If a marketing agency comes up with the line “From the creators of Zootopia and Frozen” to promote Moana, you know you are in for something good. I would not say that Moana was as good as those two movies, but it is great for what it sets out to do.
2016 has been a really good year for Disney. It isn’t as good as Pixar were in their heyday, but they are better than Pixar have been in recent years. Moana is only a shade behind of Pete’s Dragon, The Jungle Book, Zootopia, and Queen of Katwe which were other movies Disney have released in 2016.
Moana is an adventure story about the titular character who is a young Samoan woman who is next in line to be the chief of her people. There is a problem with her community’s food supply as it is wasting away. She decides to sail across oceans to find the solution to the problem in which Mau, a demi-god (Dwayne Johnson) is involved in.
While I don’t think Moana is quite as good as Disney’s recent efforts, the filmmakers still put so much effort into making it fun and succeeding in the process. The songs are fun and people remember them, the animation is gorgeous and there is good character development in Moana the female protagonist. At least she is confident character going into the story. I wish more Disney movies go beyond “The Princess” as a stock character in the future.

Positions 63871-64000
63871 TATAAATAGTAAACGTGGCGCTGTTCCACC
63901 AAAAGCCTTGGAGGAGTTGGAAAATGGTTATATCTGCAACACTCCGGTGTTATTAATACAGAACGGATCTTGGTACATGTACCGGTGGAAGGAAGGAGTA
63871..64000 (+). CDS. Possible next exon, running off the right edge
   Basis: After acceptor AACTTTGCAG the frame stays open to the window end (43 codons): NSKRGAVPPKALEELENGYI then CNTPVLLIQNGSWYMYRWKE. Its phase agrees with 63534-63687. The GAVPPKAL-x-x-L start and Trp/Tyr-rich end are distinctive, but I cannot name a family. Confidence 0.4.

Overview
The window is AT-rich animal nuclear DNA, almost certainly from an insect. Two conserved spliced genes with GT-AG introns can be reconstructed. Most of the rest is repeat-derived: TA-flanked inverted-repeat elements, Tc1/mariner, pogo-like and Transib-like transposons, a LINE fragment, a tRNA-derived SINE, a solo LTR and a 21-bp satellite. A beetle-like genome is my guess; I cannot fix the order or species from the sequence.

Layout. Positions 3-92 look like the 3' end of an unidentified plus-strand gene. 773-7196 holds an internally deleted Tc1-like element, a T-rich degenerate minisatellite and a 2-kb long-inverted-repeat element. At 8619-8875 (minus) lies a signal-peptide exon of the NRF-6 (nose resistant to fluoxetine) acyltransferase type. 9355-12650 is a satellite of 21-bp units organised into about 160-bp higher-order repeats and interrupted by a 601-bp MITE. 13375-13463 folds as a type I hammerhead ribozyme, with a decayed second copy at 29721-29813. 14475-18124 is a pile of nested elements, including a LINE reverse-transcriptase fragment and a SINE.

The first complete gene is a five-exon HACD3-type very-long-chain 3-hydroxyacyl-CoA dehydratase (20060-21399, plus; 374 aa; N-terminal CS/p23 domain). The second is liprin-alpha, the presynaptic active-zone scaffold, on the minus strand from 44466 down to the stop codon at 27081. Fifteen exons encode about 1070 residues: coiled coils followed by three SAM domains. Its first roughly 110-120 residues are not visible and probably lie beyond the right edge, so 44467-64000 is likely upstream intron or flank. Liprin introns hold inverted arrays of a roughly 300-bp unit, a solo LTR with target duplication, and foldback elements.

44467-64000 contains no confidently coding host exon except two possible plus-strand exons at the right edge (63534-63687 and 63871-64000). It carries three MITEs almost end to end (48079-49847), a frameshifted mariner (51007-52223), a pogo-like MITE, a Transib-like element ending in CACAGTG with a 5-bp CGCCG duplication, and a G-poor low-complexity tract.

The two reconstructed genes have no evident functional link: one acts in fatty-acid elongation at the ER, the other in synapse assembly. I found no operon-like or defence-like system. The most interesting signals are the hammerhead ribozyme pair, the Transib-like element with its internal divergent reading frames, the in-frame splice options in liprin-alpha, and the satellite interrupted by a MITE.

There are also many scenes that are distinctive and it builds up to the climax really well. As much as that sounds like the standard thing to do, you would be surprised how many films don’t do that. There are scenes that are memorable in their own right. There is a scene involving a dumb chicken and another that had coconut pirates that looked epic, but I could tell it was well restrained. Which is a good thing because I am not a fan of films where their most memorable sequence is in the first third of the story.
One of the things that Moana could have done better was developing Maui the demi-god. While he had good entertaining moments and was funny, he came off as a bit arrogant. Which is fine, as long as the film addresses it.
There is a what I thought would be a pivotal scene in which Maui would come to realize his vulnerability and his rashness when he leaves Moana behind on her quest. Such a scene does not exist in Moana. Therefore it came off to me as Maui growing a conscience for no reason when he makes his return.
To be honest, that was my biggest criticism and that was only mildly offputting. It only stuck out because a lot of the story was done so well. It was like finding a stain on white clothing instead of a stain on a unhygienic person.
For the overly formulaic path of so many Disney movies about physical journeys being a metaphorical journey of self-discovery, Moana hits a lot of right notes. It is almost as good as you can get under the limitations of such a familiar path the filmmakers took to making the movie ***3/4